Alice Newstead, A British Performance Artist, Protests Shark Finning By Hanging Herself From Hooks (GRAPHIC PHOTOS)

One of the biggest arguments against allowing the sale of shark fin soup is the brutal way in which the fins are harvested.

The practice of "shark finning" involves catching a shark, slicing off its fins and then dropping the de-finned shark back in the ocean to die as to not have to carry the entire body back to dry land when all the fishermen are after is the fin.

In a nod to shark finning's savagery, performance artist Alice Newstead is employing a similarly painful method in her protest against the practice scheduled for Wednesday at LUSH Cosmetics in San Francisco's Marina District. The British performance artist, also a former LUSH employee, will be hanging herself from hooks in the window of the Union Street storefront.

If you're wondering, yes, those hooks will be going though her skin, and yes, it's going to be gruesome. SF Weekly reports that Newstead is doing this to "shed light on the plight of sharks and how their future is literally hanging in the balance."

Check out this slideshow of Newstead in action (warning: graphic images):


Newstead has performed the stunt at other LUSH Cosmetics locations all over the world, such as England and Hong Kong as part of the beauty supply company's campaign promoting its Shark Fin Soap, a product that contains no actual shark fins but whose proceeds go to efforts banning the shark fin trade.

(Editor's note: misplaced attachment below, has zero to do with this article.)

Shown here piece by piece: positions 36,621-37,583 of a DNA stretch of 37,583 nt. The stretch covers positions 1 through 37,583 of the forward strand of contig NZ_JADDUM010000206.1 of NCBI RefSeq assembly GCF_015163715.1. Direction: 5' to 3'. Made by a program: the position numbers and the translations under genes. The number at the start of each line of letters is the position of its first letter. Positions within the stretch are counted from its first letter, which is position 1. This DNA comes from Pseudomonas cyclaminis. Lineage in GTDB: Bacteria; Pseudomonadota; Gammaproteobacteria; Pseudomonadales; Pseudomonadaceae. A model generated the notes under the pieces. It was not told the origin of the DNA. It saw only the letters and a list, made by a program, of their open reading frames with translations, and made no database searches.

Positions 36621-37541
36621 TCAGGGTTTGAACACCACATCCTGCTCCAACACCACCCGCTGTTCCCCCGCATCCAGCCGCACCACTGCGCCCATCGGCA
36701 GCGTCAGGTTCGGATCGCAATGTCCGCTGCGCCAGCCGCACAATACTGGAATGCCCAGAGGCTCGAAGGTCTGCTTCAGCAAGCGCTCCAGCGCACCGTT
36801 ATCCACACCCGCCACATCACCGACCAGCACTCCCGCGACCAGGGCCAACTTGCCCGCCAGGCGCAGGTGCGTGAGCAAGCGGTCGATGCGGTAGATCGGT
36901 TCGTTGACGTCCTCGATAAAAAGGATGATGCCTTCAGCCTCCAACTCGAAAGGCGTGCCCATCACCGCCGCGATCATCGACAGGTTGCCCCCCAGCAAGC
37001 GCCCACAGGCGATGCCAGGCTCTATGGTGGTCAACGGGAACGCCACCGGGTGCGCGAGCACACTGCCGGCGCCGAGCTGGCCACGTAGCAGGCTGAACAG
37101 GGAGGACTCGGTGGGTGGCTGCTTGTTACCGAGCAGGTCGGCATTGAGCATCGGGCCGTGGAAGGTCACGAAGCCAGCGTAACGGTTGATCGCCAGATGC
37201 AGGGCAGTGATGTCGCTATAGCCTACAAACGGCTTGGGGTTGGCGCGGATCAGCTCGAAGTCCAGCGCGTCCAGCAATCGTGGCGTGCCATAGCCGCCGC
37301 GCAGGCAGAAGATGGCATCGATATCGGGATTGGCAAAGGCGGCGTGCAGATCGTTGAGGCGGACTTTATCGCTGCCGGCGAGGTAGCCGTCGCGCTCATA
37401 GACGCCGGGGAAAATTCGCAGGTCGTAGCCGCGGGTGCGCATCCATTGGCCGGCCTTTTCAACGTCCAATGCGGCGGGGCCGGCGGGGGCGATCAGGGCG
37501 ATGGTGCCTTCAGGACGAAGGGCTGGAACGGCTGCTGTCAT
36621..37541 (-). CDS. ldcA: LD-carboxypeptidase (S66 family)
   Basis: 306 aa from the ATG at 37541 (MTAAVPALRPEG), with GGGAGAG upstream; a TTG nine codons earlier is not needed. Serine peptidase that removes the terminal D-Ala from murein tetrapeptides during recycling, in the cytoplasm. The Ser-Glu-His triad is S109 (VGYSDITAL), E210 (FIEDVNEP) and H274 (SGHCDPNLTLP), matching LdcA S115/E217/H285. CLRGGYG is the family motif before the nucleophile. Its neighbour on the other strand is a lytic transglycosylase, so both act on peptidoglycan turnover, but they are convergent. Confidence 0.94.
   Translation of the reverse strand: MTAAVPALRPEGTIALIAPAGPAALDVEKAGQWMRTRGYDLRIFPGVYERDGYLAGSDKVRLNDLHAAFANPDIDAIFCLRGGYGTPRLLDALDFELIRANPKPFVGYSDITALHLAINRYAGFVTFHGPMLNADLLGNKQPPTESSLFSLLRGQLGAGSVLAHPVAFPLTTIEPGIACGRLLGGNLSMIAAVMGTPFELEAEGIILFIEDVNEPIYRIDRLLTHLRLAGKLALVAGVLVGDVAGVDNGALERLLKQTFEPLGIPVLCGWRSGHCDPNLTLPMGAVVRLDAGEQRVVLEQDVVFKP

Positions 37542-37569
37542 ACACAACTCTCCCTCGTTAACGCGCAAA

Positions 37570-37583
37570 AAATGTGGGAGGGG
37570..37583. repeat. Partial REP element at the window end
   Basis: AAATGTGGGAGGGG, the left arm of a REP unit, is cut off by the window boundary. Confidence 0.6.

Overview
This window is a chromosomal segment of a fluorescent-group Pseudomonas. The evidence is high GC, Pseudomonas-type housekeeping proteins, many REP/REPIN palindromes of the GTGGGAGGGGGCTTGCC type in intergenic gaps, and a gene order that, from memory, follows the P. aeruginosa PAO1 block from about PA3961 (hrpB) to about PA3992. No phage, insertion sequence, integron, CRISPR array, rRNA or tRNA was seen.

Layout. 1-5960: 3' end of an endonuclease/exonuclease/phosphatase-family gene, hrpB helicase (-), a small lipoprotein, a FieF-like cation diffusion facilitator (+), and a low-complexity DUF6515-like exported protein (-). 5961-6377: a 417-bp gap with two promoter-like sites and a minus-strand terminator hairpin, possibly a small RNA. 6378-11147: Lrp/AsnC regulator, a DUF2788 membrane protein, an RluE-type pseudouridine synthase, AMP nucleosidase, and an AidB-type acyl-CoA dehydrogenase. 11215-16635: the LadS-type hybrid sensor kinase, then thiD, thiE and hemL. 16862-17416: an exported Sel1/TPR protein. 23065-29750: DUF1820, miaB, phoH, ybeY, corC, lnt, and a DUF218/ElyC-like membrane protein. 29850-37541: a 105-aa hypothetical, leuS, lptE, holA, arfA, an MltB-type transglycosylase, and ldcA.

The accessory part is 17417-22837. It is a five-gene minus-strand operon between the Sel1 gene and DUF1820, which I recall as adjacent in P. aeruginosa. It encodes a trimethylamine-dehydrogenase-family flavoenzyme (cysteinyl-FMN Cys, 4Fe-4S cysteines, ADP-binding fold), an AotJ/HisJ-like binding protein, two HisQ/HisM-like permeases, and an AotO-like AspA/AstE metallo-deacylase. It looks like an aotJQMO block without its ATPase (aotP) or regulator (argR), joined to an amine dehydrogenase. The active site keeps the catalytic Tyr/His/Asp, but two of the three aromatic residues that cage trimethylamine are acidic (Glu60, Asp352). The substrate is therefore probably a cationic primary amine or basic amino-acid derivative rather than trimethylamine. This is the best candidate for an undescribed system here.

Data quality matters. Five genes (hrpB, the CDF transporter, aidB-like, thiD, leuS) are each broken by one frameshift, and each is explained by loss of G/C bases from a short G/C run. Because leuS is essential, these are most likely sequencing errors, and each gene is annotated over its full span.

Watch a video about Newstead's London protest:

"She will be hung through the skin on her back," Halls explains of LUSH employee Alice Newstead. "She's meant to represent the shark, and the hooks are the same ones used in longlining process."

"It's horrific," she says. "The sharks are hauled onboard, their fins are sliced off, and sometimes they're dumped back in the ocean to die."

Millions of sharks are killed around the world every year for their fins. The total number of sharks finned every year is subject to debate, with estimates ranging between 10 and 100 million.

The California State Senate is currently debating a bill that will clamp down on the shark fin trade. While shark finning is currently outlawed by U.S. law, the bill currently making it's way though the state legislature would ban the sale, processing or trading of shark fins outright.

Shark Fin Soup is a delicacy in Chinese culture and some are calling the proposed ban discriminatory, as it specially targets one particular ethnic group.

California is the single largest market for shark fins outside of Asia.